My letter came in the mail a month ago. My very first summons to Jury Duty for Oakland County. I have always had a fascination with court, police and all of the formality that goes along with it. This Jury Duty thing would have been very interesting to me if it would just come 5 years from now when all 6 kids are in school full time. Then I would not have to move a mountain to arrange for my absence. I was cautioned by some and assured by others that it could go either way...I could be asked or released. My theory was to go in and be honest and hope that they just didn't want me.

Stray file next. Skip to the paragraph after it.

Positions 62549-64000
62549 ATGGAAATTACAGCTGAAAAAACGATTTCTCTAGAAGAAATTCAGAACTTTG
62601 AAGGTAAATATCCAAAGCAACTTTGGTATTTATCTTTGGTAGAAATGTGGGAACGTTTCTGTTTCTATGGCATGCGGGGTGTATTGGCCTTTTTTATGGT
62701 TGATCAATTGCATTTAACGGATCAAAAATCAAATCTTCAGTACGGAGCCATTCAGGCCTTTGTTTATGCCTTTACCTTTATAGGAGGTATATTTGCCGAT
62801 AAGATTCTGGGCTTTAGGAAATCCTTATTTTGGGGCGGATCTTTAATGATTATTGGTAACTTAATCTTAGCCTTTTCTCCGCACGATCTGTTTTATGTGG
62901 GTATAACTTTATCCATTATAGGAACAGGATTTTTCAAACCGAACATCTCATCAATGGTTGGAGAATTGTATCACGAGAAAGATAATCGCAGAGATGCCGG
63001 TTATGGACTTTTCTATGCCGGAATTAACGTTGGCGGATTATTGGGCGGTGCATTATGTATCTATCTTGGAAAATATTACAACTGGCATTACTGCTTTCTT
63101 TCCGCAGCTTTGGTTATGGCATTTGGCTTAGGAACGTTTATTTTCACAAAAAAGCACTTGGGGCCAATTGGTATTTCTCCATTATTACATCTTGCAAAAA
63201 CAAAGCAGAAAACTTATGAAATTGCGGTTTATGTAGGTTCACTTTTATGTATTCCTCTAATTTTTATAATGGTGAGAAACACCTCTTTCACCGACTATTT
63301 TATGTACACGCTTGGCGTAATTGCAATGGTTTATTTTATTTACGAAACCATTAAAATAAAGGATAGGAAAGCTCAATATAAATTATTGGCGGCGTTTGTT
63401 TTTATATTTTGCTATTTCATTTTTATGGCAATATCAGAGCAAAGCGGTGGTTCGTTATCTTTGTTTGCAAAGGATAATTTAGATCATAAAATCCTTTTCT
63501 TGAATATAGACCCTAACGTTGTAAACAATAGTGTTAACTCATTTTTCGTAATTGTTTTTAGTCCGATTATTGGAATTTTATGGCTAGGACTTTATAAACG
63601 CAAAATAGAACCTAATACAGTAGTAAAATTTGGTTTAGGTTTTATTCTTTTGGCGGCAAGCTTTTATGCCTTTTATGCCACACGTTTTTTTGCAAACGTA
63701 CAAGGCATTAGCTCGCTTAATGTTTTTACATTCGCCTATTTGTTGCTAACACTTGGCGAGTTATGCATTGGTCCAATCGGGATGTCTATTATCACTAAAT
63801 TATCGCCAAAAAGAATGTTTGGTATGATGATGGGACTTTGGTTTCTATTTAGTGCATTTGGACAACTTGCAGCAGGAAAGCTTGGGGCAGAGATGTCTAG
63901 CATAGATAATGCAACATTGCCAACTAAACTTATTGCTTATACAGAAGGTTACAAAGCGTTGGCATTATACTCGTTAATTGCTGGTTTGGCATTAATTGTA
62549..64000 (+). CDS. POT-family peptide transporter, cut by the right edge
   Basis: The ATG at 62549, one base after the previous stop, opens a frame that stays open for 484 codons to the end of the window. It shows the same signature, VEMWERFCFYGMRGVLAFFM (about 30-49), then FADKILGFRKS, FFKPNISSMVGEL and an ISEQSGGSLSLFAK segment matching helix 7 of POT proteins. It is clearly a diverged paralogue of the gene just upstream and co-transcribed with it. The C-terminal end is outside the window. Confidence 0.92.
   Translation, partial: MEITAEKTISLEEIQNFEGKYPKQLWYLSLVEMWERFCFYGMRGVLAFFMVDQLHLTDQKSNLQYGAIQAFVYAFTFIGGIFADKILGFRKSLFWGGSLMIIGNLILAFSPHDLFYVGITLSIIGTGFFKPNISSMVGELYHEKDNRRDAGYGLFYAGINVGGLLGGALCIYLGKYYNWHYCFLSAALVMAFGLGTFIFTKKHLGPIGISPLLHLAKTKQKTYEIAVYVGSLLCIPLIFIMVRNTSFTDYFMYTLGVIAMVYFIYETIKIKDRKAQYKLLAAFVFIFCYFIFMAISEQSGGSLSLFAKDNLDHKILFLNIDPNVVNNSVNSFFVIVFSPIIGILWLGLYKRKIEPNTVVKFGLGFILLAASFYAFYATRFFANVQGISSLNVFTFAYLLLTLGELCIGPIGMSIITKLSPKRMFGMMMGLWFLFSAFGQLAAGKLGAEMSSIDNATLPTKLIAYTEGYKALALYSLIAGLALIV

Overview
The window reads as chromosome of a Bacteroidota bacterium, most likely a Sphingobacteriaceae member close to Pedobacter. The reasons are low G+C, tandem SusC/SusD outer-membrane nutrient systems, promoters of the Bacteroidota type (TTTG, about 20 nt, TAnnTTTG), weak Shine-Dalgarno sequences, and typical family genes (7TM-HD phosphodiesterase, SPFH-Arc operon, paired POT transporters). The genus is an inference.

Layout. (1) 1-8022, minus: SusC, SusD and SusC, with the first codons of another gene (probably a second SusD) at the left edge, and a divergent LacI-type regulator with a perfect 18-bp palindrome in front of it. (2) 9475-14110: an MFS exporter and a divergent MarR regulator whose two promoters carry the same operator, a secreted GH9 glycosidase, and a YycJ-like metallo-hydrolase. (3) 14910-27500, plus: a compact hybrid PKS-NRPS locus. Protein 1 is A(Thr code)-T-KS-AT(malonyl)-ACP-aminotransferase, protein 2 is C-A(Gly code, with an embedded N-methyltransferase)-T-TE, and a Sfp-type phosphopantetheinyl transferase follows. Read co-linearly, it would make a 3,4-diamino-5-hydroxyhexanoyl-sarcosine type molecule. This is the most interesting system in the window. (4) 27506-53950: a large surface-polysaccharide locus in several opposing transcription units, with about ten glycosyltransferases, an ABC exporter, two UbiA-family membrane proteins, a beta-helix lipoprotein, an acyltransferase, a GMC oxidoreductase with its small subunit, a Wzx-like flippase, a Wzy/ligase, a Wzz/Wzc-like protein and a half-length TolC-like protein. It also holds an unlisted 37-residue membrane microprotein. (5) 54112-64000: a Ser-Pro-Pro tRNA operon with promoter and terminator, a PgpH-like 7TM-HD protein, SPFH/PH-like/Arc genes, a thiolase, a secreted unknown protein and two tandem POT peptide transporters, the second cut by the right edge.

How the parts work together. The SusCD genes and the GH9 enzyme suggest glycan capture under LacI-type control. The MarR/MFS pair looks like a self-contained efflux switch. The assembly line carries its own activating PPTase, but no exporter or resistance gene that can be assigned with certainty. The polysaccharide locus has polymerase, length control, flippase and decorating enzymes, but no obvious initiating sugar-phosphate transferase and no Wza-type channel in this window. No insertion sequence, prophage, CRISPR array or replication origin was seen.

We were in our room of jurors awaiting for our number to be called when I opened up my reading materials thinking that there is no way they will call on me. (I never win anything so why should this be any different). I was the 10th person to be called and I was a shocked. There were 36 of us who were taken up to the 5th floor of the court house to a court room where we walked in and sat awaiting further instructions. The attorneys were standing as we walked in along with the Plaintiff and Defendant. They were eyeing each one of us as we walked in slowly and very orderly. We sat down and had some instructions read to us via the Judge. I was startled and a little unnerved when the Judge kindly outlined the civil case that was at hand and that it was going to be a 10 to 12 day case. I was trying to listen but could not help but try to think in my head how the heck I would manage the organization and the work involved to be able to be gone for 10 days from 8 to 5pm. I just don't have the daytime sitter availability that I would need. I was going back and forth with the intrigue of being a juror and the panic of "what if I am picked". Eight of us at a time were instructed to sit in the famous seats that you see on every episode of Law and Order. Each of us were asked a series of questions beginning with the Judge followed by the attorneys. The Judge requested that we make any issues about serving known at that time. I answered the questions and ended with, "I am a mom of 6 young children but I will do my best to find childcare etc". (I should have said more but when it was my turn to speak I have to say I got a little nervous. I also felt a little guilty, lots of people have kids and jury duty is an inconvenience for many). The attorneys then took their turns asking each one of us specific questions about education, experiences and clearly they were narrowing down their search for what they wanted. The defense attorney got to me and asked me about my education and if I had any experience with contracts. I responded with no and he then said, "Mrs. Mott please tell us the age of your 6 children" (gosh they always have to ask don't they.....I guess here goes). "Sir, I have twins who are 9, a singleton who is 7 and triplets who are 3". At that moment...that very moment the court room went from silence to a dull roar of laughter..... I had the entire courtroom laughing. The attorney smiles and says, "well good luck to you Mrs. Mott". He returns to his seat and asks the Judge if he can approach the bench. They speak for a moment and then he turns to the jury box and says, "We are going to release juror #7". I look around and then he says, "Yes that is you Mrs. Mott, go home and take care of those kids....and good luck". The court room again breaks out in chuckles and I grab my bag and begin my exit before anyone changes their minds. I was out of the building by 10:30am and more relieved than you could ever imagine. What a cool opportunity but just not right now in my life. So sometimes it does help using the "I have 6 kids" card.